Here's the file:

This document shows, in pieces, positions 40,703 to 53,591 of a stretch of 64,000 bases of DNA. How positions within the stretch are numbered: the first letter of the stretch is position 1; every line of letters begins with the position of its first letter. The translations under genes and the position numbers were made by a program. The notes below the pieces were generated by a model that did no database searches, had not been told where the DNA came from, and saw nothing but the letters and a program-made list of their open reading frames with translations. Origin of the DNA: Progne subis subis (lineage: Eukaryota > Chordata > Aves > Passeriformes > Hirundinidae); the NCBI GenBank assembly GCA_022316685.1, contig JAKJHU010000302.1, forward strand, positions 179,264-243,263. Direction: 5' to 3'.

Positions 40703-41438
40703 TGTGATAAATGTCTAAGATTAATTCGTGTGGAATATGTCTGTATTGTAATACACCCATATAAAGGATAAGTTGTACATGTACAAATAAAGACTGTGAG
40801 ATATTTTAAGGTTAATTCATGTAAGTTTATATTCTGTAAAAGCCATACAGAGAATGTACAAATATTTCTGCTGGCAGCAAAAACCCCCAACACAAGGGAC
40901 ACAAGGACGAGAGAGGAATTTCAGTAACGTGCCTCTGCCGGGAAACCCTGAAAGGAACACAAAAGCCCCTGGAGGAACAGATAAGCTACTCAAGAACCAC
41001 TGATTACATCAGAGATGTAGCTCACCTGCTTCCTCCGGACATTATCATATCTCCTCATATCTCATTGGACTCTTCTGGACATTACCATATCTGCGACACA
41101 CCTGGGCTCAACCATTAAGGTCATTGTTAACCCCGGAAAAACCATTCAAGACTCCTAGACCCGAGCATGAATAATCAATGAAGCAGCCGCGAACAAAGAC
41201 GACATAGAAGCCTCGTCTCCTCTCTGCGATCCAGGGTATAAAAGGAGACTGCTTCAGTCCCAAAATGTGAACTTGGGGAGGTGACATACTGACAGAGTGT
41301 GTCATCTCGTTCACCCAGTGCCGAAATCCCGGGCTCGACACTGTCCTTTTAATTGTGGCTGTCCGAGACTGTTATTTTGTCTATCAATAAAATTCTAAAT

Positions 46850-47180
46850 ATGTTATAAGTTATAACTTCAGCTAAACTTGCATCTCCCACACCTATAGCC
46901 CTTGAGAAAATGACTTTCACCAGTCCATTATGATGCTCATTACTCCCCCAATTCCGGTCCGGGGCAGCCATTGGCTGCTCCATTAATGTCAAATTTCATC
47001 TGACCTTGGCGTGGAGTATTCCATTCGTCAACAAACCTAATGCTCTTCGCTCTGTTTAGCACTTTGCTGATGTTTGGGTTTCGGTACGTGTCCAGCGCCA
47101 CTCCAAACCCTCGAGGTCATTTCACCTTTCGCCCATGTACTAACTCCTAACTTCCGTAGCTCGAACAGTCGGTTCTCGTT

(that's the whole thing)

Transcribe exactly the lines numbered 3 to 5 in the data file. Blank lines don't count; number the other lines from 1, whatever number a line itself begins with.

40703 TGTGATAAATGTCTAAGATTAATTCGTGTGGAATATGTCTGTATTGTAATACACCCATATAAAGGATAAGTTGTACATGTACAAATAAAGACTGTGAG
40801 ATATTTTAAGGTTAATTCATGTAAGTTTATATTCTGTAAAAGCCATACAGAGAATGTACAAATATTTCTGCTGGCAGCAAAAACCCCCAACACAAGGGAC
40901 ACAAGGACGAGAGAGGAATTTCAGTAACGTGCCTCTGCCGGGAAACCCTGAAAGGAACACAAAAGCCCCTGGAGGAACAGATAAGCTACTCAAGAACCAC